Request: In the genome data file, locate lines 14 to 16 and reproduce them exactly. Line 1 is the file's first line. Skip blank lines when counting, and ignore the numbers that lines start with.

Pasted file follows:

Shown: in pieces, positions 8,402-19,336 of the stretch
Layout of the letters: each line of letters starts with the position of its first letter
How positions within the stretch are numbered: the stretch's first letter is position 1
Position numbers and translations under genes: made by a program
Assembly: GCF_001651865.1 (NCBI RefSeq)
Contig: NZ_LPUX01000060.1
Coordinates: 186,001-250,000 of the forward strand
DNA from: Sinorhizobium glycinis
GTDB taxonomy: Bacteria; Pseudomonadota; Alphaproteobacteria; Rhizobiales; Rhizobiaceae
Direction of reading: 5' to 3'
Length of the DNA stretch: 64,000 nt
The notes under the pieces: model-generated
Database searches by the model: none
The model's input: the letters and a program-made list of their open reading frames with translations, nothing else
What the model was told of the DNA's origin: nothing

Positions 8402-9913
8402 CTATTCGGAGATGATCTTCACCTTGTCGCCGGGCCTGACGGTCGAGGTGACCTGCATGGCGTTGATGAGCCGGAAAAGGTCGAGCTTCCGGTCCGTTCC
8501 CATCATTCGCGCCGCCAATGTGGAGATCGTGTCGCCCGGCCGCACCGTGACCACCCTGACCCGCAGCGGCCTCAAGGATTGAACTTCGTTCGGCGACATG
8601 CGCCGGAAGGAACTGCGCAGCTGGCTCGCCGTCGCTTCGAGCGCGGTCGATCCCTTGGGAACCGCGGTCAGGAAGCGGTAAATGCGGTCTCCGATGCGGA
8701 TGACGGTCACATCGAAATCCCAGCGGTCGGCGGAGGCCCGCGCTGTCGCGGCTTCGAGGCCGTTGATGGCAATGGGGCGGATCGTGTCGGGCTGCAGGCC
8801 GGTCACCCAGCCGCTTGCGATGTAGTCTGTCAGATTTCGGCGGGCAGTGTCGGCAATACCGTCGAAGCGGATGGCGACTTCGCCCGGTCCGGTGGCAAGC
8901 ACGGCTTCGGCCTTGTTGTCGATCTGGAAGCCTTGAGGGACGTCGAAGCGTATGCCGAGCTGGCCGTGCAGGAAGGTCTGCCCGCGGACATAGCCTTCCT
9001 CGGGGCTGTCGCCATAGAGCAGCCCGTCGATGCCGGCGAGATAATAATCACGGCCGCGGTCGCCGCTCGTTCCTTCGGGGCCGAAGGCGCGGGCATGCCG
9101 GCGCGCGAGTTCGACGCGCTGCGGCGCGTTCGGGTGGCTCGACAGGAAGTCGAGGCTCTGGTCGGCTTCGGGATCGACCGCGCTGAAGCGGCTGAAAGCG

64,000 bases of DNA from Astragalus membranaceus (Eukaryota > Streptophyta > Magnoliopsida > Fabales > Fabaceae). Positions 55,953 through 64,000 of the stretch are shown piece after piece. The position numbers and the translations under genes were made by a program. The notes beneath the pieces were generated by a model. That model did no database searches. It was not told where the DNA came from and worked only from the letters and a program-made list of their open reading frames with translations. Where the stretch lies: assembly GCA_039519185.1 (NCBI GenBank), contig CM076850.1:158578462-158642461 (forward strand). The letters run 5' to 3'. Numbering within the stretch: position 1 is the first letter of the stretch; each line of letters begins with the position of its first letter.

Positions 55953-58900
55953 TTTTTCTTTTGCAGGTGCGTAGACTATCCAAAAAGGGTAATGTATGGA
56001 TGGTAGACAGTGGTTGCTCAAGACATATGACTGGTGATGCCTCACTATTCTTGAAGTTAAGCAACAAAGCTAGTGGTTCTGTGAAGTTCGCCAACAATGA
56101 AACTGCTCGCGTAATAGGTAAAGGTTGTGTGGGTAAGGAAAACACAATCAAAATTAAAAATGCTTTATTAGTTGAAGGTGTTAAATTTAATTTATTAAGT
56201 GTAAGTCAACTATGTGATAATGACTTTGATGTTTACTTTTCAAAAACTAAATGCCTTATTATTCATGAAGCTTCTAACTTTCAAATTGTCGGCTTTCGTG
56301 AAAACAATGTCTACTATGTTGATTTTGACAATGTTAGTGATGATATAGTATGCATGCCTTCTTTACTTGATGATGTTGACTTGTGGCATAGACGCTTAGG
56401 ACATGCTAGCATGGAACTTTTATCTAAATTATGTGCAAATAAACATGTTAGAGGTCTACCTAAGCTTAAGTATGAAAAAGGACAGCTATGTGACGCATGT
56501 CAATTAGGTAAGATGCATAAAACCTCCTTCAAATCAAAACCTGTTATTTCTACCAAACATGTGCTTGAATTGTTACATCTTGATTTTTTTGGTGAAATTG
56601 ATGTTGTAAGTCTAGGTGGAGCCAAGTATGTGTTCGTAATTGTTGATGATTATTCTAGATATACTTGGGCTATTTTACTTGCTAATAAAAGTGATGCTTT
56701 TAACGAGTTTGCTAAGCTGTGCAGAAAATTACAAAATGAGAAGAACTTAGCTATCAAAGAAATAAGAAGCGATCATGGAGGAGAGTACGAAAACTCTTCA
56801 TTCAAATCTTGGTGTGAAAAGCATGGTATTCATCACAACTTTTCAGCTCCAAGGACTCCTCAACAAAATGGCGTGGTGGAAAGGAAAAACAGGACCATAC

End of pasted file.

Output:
The model's input: the letters and a program-made list of their open reading frames with translations, nothing else
What the model was told of the DNA's origin: nothing

Positions 8402-9913